More than 150 researchers from across Europe, Canada, the United States, China and as far away as Chile have come together to recount their many and varied uses of a single instrument – a desk-sized camera called MERIS, hurtling through space aboard Envisat at more than seven kilometres per second.
The Medium Resolution Imaging Spectrometer (MERIS) is one of ten sensors on Envisat, looking down from the earthward face of the spacecraft. It works by recording visible and near-infrared radiation reflecting from our planet across a range of up to 15 programmable wavebands, to a resolution of either 1200 or 300 metres.
This flexibility and the excellent radiometric and spectral performance designed into the instrument means that scientists can make use of MERIS data across many different fields, variously obtaining information on Earths oceans, coastal zones, land surfaces and atmosphere – and potentially combining it with results from other Envisat instruments.
Since MERIS was launched as part of Envisat in March 2002 there have been several gatherings concerned with complex calibration and validation processes needed to fine-tune instrument performance, but last weeks MERIS Users Workshop 2003 was the first time that users of MERIS products had a chance to meet up, share initial results and exchange their views of MERIS with ESA and each other.
Peter Regner | alfa
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Our brains house extremely complex neuronal circuits, whose detailed structures are still largely unknown. This is especially true for the so-called cerebral cortex of mammals, where among other things vision, thoughts or spatial orientation are being computed. Here the rules by which nerve cells are connected to each other are only partly understood. A team of scientists around Moritz Helmstaedter at the Frankfiurt Max Planck Institute for Brain Research and Helene Schmidt (Humboldt University in Berlin) have now discovered a surprisingly precise nerve cell connectivity pattern in the part of the cerebral cortex that is responsible for orienting the individual animal or human in space.
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Whispering gallery mode (WGM) resonators are used to make tiny micro-lasers, sensors, switches, routers and other devices. These tiny structures rely on a...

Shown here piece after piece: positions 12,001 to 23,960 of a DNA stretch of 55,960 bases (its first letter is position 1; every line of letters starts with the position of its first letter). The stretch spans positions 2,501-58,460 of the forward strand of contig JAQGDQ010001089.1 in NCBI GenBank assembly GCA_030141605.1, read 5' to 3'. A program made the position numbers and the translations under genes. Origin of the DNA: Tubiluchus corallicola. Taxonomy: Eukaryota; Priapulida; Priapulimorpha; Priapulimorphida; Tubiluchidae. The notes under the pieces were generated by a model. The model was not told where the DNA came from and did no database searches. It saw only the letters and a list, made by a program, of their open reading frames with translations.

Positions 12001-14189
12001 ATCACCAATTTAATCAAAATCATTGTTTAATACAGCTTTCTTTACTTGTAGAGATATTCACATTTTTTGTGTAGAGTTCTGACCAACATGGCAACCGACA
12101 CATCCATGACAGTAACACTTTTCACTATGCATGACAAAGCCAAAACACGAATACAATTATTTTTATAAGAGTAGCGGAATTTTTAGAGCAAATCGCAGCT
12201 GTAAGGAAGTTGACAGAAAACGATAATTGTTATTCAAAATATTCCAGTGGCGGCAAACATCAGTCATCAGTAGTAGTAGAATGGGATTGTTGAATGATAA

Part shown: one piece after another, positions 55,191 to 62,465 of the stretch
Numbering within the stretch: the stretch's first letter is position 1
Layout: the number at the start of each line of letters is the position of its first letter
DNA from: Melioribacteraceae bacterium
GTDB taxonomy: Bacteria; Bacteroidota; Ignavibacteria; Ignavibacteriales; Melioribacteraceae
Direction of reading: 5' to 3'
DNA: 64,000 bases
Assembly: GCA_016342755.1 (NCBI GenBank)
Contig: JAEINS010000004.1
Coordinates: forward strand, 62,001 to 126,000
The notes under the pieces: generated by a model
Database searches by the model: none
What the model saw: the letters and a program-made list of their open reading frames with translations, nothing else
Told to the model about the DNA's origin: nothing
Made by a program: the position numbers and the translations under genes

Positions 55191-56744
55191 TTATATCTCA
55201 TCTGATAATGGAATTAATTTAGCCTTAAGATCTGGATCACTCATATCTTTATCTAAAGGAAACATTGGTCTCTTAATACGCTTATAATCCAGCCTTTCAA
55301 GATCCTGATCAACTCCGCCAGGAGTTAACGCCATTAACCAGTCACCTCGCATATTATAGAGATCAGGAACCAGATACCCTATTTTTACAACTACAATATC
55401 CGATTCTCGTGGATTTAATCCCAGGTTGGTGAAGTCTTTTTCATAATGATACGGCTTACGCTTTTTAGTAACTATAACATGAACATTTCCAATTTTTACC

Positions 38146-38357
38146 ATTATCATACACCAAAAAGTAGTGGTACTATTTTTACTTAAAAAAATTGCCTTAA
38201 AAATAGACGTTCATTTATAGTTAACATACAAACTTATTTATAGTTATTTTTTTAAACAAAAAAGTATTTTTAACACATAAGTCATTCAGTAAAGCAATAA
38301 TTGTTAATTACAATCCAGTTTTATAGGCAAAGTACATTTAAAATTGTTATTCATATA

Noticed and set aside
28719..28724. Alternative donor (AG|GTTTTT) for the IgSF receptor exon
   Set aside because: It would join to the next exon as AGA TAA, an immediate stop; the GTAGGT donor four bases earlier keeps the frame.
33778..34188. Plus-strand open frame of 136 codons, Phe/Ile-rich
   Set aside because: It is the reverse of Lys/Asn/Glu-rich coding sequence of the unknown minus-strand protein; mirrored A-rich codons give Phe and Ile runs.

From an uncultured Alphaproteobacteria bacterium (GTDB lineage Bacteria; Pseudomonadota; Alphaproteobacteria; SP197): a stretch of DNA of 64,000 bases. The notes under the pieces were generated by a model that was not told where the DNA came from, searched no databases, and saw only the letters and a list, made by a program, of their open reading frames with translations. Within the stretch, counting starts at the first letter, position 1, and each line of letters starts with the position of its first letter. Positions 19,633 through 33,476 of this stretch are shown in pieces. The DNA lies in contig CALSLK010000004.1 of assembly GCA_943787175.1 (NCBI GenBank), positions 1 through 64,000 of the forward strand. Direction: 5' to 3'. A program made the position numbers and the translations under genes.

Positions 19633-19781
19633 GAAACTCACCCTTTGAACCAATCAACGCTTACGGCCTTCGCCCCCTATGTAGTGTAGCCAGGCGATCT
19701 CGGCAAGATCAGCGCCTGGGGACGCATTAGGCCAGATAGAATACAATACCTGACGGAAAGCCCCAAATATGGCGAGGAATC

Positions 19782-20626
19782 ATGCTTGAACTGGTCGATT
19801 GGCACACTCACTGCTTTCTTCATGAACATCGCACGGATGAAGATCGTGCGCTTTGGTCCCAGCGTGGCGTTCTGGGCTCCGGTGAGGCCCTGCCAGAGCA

Using ultrafast flashes of laser and x-ray radiation, scientists at the Max Planck Institute of Quantum Optics (Garching, Germany) took snapshots of the briefest electron motion inside a solid material to date. The electron motion lasted only 750 billionths of the billionth of a second before it fainted, setting a new record of human capability to capture ultrafast processes inside solids!
When x-rays shine onto solid materials or large molecules, an electron is pushed away from its original place near the nucleus of the atom, leaving a hole...
For the first time, physicists have successfully imaged spiral magnetic ordering in a multiferroic material. These materials are considered highly promising candidates for future data storage media. The researchers were able to prove their findings using unique quantum sensors that were developed at Basel University and that can analyze electromagnetic fields on the nanometer scale. The results – obtained by scientists from the University of Basel’s Department of Physics, the Swiss Nanoscience Institute, the University of Montpellier and several laboratories from University Paris-Saclay – were recently published in the journal Nature.
Multiferroics are materials that simultaneously react to electric and magnetic fields. These two properties are rarely found together, and their combined...
MBM ScienceBridge GmbH successfully negotiated a license agreement between University Medical Center Göttingen (UMG) and the biotech company Tissue Systems Holding GmbH about commercial use of a multi-well tissue plate for automated and reliable tissue engineering & drug testing.
MBM ScienceBridge GmbH successfully negotiated a license agreement between University Medical Center Göttingen (UMG) and the biotech company Tissue Systems...
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